What Have The Romans Ever Done For Us?

Rome, one of the world’s most romantic cities, is also home to some of the West’s most important cultural and religious sites. One weekend is not really enough time to take in the full significance of a city where almost every street is bookended by a hidden fountain or towering basilica.

My partner and I spent a long weekend there this month. We booked ahead to tour most of the recognisable sites. As a History graduate and a Classics & Archaeology graduate, we already knew the places we most wanted to tick off. Vatican City, the independent city state in the heart of Rome, was one of them. The seat of the Pope and centre of authority for the Roman Catholic Church, it has been independent since 1929. We tripped through the Vatican Museum without a tour and the sheer breadth of the collections of art and sculpture, along with the sumptuousness of the rooms they were housed in, was breath-taking.


We did decide to book to tour the Necropolis beneath the city, which is not always open to the public. This is the location of a preserved archaeological site that straddles both the Roman pre-Christian era and the early Christian era. It has both examples of cremated remains in urns beside open terracotta funnels used to offer libations to honour the dead and early Christian burials in ornate sarcophagi. It was intriguing to note that the Necropolis was only saved in its current form due to the tireless work of archaeologists when it was first discovered searching for Christian burials amongst the early Roman Pagan ones to secure the protection of the site from the Vatican.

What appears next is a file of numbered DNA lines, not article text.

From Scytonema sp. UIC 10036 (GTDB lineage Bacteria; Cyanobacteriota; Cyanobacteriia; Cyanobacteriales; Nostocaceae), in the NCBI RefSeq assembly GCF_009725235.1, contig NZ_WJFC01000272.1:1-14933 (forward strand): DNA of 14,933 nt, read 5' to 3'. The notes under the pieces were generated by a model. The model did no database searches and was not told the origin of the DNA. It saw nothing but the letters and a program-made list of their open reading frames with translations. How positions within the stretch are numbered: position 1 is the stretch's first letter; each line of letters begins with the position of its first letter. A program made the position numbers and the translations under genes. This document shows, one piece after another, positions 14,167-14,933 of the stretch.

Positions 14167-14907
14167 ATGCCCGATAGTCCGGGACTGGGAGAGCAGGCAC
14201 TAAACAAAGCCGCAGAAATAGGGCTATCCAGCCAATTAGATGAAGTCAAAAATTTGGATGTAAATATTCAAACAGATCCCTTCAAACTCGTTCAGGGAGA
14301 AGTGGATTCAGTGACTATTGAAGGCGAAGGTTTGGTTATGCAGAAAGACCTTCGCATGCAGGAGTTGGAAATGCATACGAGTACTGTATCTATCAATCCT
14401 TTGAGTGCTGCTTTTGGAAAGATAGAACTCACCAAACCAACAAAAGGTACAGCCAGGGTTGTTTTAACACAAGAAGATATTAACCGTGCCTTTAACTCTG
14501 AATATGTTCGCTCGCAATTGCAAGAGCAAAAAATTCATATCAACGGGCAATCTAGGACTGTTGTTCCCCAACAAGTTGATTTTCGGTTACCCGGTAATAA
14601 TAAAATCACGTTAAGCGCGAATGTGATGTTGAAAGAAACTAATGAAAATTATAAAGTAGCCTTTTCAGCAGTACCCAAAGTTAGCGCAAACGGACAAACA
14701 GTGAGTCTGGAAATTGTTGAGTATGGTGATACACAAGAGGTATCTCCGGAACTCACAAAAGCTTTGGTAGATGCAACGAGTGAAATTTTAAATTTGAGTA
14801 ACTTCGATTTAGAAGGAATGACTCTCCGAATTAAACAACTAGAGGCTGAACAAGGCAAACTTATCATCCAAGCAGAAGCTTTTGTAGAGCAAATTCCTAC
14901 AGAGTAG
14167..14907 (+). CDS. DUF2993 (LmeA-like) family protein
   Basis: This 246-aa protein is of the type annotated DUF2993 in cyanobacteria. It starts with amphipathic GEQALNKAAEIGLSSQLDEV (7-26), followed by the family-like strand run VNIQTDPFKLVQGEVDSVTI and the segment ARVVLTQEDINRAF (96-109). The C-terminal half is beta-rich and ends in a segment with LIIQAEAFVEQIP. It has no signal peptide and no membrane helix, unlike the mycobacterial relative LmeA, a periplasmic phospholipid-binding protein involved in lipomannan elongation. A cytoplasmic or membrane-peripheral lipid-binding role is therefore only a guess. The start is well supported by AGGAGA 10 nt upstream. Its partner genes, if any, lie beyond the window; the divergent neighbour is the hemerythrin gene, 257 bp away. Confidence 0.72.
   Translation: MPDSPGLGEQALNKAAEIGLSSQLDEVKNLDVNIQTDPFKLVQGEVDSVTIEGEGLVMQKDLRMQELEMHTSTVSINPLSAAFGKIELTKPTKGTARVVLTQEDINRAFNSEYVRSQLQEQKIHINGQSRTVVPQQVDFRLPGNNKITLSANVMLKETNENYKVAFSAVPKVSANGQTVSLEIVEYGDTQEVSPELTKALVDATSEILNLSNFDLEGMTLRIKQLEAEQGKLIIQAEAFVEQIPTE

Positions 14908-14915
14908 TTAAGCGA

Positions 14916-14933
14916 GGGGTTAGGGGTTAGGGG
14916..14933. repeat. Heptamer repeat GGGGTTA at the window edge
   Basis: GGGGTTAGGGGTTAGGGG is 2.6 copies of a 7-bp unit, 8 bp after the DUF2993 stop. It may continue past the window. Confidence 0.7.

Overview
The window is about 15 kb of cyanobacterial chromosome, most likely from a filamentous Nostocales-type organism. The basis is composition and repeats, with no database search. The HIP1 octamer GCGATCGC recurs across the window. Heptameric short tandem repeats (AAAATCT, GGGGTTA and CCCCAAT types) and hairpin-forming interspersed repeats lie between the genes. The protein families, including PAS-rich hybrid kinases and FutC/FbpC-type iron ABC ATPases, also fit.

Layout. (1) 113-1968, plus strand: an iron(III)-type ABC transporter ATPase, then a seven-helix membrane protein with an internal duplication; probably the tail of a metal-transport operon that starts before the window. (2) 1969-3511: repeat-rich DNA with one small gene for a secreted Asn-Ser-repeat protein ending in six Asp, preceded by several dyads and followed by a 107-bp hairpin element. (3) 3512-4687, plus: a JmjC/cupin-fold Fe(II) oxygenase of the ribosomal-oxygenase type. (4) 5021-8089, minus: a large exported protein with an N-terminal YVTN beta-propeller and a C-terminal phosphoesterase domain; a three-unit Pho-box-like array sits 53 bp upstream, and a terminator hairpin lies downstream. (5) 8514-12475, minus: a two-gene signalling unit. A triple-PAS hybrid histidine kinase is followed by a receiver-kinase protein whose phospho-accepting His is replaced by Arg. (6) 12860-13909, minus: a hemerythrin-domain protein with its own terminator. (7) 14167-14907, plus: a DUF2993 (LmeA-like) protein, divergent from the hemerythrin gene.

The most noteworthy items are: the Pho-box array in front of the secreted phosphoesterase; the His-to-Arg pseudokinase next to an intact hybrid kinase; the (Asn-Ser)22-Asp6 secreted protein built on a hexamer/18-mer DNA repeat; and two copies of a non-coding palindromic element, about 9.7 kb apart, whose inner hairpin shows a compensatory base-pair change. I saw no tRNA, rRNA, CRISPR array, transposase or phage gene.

The greatest treasure of Vatican City is no doubt the Sistine Chapel. Although a wonder to see, the swell of people did mean you were herded a bit like cattle beneath Michelangelo’s masterpiece. The announcer loudly demanding ‘silenzio’ over the speaker system was also a mood killer.

St Peter’s Basilica carried a lot more gravity. As one of the largest churches in the world and one of Christianity’s holiest sites being St Peter’s burial place, you could feel the weight of those years of pilgrimage. The sheer amount of art and symbolism inside is once again mind-blowing and you could spend hours exploring it.

That weekend, in one day, we also squeezed in the Trevi Fountain, the Pantheon, the Colosseum, and Palatine Hill. It was something of a marathon…


The Colosseum is certainly worthy of its mantle as one of the new 7 Wonders of the World. Its iconic silhouette is well worth the queue. After spending hours exploring ever nook and enjoying the exhibition inside (especially the psychedelic video montage of Carthage’s depiction in films and games) we found very little time or energy left for Palatine Hill, which was enormous, and largely seen by us from a position sitting on a rock.

There is definitely far more to see and we will almost certainly be going back again.

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